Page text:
The slowest in class
- 19 May 2011
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Have you ever woken up in the morning to find a child’s toy buried deep in your inner ear, an unexplainable ache in your back that the expensive ‘Memory Foam’ mattress just doesn’t seem to be helping with, are losing hair from the important places and growing it in unimportant places and find yourself fighting a losing battle in the grey/natural hair ratio? Congratulations – you are my age! If you are anything like me this means you have a crippling mortgage on a three bed semi in the negative equity belt hanging over your head, have two point four kids screaming at you for about twenty hours out of every day, have bills coming out of your ying yang and have a bucket load of dreams that are forever compromised by all the things mentioned. The upside of being the wrong side of thirty though is that we grew up during the ‘hot hatch’ age.
Gather any amount of like minded people together, preferably over some tall frosted glasses filled with your choice of poison and talk will invariably turn to the cars we grew up admiring. Depending on which camp you belong to you may plumb for something like the Renault 5 GTT, Opel Astra GTE or Ford RS Turbo and its siblings from Cosworth. These are all highly regarded cars and many have fond memories of them but there will always be too cars that come top of the list. They are the Subaru Impreza and Mitsubishi Evo of our time. Two cars that are inexplicably linked, divide opinions and seemingly can never be separated – those two cars are of course the VW Golf GTi and the Peugeot 205 GTI.
Years ago, while researching a different article I stumbled along an interesting quote “VW invented the hot hatch, Peugeot perfected it!” and if you asked many auto enthusiasts who drove these cars during their heyday they would probably agree. The 205 handled better, offered more seat of the pants thrills and in 1900cc trim was almost untouchable by its peers. Unfortunately for me I never liked it and that’s not just because I am a hardcore VW nut. The 205 is more fun than the Golf but fun is not everything – there are only certain times when the sublime chassis can be exploited, the build quality was questionable at best and it was just too hardcore for everyday use, even earning a name as a widow maker for its inclination to swap ends at a moments notice.
When it came time to replace the 205 Peugeot choose to do so with two cars, in stark contrast to today when they are replacing two cars (the 407 and 607) with one (the 508). Those two cars were of course the 106, whose proportions made it the natural successor, and the more mature 306. With the 306 Peugeot effectively invented a genre that is at the height of popularity at the moment due to rising fuel costs, the hot diesel. But more importantly they also gave us one of the best, and strangely least talked about, hot hatches – the 306 GTI-6.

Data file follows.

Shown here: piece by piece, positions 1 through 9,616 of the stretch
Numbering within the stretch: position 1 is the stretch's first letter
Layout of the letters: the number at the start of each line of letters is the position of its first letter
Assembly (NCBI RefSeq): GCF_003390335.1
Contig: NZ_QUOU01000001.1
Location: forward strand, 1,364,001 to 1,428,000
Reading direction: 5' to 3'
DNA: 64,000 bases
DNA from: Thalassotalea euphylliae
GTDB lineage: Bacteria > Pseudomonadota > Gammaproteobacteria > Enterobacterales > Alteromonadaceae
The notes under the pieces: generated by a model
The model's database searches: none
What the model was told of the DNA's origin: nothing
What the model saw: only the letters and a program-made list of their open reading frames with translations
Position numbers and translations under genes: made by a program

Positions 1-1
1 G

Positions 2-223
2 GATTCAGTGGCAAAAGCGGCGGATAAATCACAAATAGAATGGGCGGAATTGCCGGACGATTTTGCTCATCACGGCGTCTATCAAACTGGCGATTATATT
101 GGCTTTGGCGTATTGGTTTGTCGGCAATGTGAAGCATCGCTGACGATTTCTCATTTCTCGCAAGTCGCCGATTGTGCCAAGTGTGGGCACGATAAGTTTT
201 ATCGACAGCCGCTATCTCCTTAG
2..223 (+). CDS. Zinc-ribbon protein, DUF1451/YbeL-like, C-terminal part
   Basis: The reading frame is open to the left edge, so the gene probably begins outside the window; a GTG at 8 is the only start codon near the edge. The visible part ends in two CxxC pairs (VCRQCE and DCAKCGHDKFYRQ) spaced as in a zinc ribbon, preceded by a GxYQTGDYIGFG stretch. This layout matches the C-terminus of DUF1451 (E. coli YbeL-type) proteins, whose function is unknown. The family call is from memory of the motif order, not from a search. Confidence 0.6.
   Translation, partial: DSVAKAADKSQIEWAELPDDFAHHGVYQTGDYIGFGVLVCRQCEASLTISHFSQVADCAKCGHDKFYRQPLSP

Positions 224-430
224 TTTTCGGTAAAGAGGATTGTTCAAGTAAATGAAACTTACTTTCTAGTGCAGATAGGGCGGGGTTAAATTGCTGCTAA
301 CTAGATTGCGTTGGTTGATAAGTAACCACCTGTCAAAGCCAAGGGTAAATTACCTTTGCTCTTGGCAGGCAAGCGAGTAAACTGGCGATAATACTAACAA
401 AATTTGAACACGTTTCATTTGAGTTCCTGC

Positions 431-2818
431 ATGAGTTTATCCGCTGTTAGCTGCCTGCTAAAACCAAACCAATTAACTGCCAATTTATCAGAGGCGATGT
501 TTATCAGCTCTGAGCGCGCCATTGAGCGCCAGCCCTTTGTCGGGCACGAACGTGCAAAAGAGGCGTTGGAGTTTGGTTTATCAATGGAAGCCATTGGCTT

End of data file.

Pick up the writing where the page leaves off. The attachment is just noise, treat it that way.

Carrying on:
By the time of its launch in 1996 the hot hatch market had changed with new regulations ending production of the big power Escort Cosworth, the Mk3 Golf Gti developing a middle aged spread and the burgeoning Far East movement was offering up the power but not the looks as signified by the likes of the Nissan Almera Gti. The GTI-6’s rarity, brought about by being ‘born’ at the wrong time, should not detract from its appeal though. Powered by a 2.0 16v engine that was an evolution of the Mi16, as found in hot versions of the 405, the precocious Pug boasted 167 horsepower and an, at the time unique in class, six speed gearbox. The lower gears in this ‘box were spaced close enough together that you were enticed to work it hard to make the most of the available 145 lb ft torque with the final cog being set up for motorway cruising. The zero to sixty sprint could be completed in 7.8 seconds while top speed was as close as makes no difference 130mph. It was not the speed that was the major attraction of this car though – it was the chassis. It offered all the thrills that the 205 offered without the backwards through a hedge ending. It was utterly exploitable and more drivable on the edge as you did not have the overriding though that ‘any second now the back end is going to overtake me’. Lift off oversteer could still be achieved, if you were so inclined, but it was much more controllable and strangely this made it more exciting.
It was also easier to live with day to day. Sound insulation was light years ahead of its predecessor as too was build quality. It still was not perfect but a vast improvement over the 205 with the best bits being the split leather and alacantara seats that cosset you as you attack yet another B road. Now I am not averse to hardcore cars such as the 205, one of my favourite motoring moments was giving a Caterham a good thrashing but I also like my creature comforts when sitting on the motorway on a dull Monday morning and that is what the 306 GTI-6 offered – the thrill of an old school hot hatch with the accruements of an everyday car. Is that too much to ask??